Legal Battle Escalates: TikTok Challenges New Law Amid National Security Concerns

Featured & Cover Legal Battle Escalates TikTok Challenges New Law Amid National Security Concerns

TikTok and its parent company, ByteDance, are facing a significant challenge to their operations in the U.S., prompting them to resort to legal action, once again invoking the First Amendment. The company has filed a lawsuit against a new bipartisan law that mandates it to divest TikTok or face a ban in the country. This law, known as the Protecting Americans From Foreign Adversary Controlled Applications Act, is designed to address national security concerns arising from TikTok’s ties to China. Despite TikTok’s past successes in court using First Amendment arguments, this new law presents additional hurdles, as it is specifically tailored to address national security threats.

Sarah Kreps, director of the Tech Policy Institute at Cornell Brooks School of Public Policy, noted the ongoing efforts to ensure the constitutionality of such measures, emphasizing the evolving legal landscape since the Trump administration’s initial attempts to ban TikTok in 2020. The swift passage of the recent law, signed by President Biden, underscores the bipartisan consensus on the perceived national security risks posed by TikTok.

The law gained momentum in Congress, receiving bipartisan support and advancing rapidly through the legislative process. It was championed by members of the Select Committee on the Chinese Communist Party and eventually incorporated into a broader package of foreign aid bills. Despite previous legislative efforts targeting TikTok, this new law distinguishes itself by providing ByteDance with an opportunity to sell TikTok before facing a ban and by authorizing the president to designate other apps with ties to adversarial nations.

However, TikTok remains steadfast in its First Amendment defense, arguing that the law unfairly targets the company and imposes an unattainable deadline for divestment. TikTok contends that the mandated divestiture is not feasible and represents an unconstitutional overreach by the government. While TikTok has successfully defended itself against previous bans using First Amendment arguments, the focus of the new law on national security presents a unique challenge.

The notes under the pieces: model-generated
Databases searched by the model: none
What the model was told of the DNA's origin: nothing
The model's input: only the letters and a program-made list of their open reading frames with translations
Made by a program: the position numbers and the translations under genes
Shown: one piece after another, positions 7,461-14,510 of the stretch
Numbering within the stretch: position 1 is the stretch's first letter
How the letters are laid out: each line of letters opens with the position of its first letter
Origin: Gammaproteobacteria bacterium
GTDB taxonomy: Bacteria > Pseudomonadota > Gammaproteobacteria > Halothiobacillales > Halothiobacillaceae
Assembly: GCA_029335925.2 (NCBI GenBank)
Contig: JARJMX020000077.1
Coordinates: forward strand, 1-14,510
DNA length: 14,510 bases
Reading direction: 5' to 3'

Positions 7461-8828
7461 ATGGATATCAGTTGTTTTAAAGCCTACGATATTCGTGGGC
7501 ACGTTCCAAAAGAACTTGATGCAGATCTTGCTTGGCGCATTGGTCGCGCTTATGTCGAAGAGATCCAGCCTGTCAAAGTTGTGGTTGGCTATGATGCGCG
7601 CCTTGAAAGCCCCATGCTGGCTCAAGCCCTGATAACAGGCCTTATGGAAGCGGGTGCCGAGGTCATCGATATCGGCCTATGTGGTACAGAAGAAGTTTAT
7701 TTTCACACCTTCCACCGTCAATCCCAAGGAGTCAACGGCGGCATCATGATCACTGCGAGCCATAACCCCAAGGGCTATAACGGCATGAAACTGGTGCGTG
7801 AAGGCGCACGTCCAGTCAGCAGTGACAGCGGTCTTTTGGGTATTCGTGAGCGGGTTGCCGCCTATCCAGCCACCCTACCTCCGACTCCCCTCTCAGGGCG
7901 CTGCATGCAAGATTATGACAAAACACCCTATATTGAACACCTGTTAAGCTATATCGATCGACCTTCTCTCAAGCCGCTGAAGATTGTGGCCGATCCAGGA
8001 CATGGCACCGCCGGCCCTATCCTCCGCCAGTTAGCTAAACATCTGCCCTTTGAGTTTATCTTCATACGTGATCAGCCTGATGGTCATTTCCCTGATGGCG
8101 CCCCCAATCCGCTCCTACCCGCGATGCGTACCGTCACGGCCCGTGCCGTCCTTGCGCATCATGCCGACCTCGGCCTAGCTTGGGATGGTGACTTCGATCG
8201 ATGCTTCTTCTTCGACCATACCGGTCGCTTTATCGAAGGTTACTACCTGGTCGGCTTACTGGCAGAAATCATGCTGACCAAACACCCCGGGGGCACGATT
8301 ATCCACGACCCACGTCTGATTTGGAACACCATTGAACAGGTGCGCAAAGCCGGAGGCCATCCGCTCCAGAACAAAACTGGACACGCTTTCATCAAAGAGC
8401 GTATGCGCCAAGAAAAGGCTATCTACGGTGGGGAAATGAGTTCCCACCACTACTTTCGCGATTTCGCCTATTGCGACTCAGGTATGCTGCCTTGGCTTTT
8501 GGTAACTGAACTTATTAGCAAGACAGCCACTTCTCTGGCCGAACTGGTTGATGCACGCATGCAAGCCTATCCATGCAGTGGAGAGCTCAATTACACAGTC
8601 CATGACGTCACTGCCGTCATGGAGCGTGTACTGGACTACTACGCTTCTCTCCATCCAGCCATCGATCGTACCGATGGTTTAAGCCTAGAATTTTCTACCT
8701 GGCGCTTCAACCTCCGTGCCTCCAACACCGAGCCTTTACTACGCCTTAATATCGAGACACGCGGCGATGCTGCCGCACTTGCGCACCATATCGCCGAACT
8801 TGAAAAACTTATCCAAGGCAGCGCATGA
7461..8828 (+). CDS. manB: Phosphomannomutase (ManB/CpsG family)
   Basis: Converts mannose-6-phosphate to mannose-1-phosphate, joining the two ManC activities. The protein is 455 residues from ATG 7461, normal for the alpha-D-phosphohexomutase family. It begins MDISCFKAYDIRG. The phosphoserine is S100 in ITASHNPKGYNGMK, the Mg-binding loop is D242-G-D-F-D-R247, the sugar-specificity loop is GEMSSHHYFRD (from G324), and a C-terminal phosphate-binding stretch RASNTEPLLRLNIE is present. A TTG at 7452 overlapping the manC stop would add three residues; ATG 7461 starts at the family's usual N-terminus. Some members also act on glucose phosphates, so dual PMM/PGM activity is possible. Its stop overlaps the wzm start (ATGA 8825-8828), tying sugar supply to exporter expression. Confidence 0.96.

The Knight First Amendment Institute has voiced opposition to both the federal law and previous state-level attempts to ban TikTok. According to George Wang, a staff attorney at the institute, any restriction on free speech must be justified by compelling evidence of harm, which the government has yet to provide convincingly.

The passage of the law was facilitated by a classified briefing to lawmakers from the intelligence community, highlighting potential security threats posed by TikTok. Despite some dissenting voices, the bill garnered broad bipartisan support, signaling a rare consensus on the perceived national security risks associated with TikTok.

Kreps observed that such broad bipartisan support lends credence to the notion of TikTok as a national security threat, given the typically polarized political climate. This unanimity among lawmakers and the executive branch strengthens the perception of TikTok as a significant security concern.

TikTok and ByteDance are challenging a new law aimed at addressing national security threats posed by the app’s Chinese ownership. Despite TikTok’s history of successfully using First Amendment arguments in court, the specific focus of this law on national security presents fresh challenges. The bipartisan support for the law underscores the widespread concern over TikTok’s potential risks, as perceived by both lawmakers and the intelligence community.

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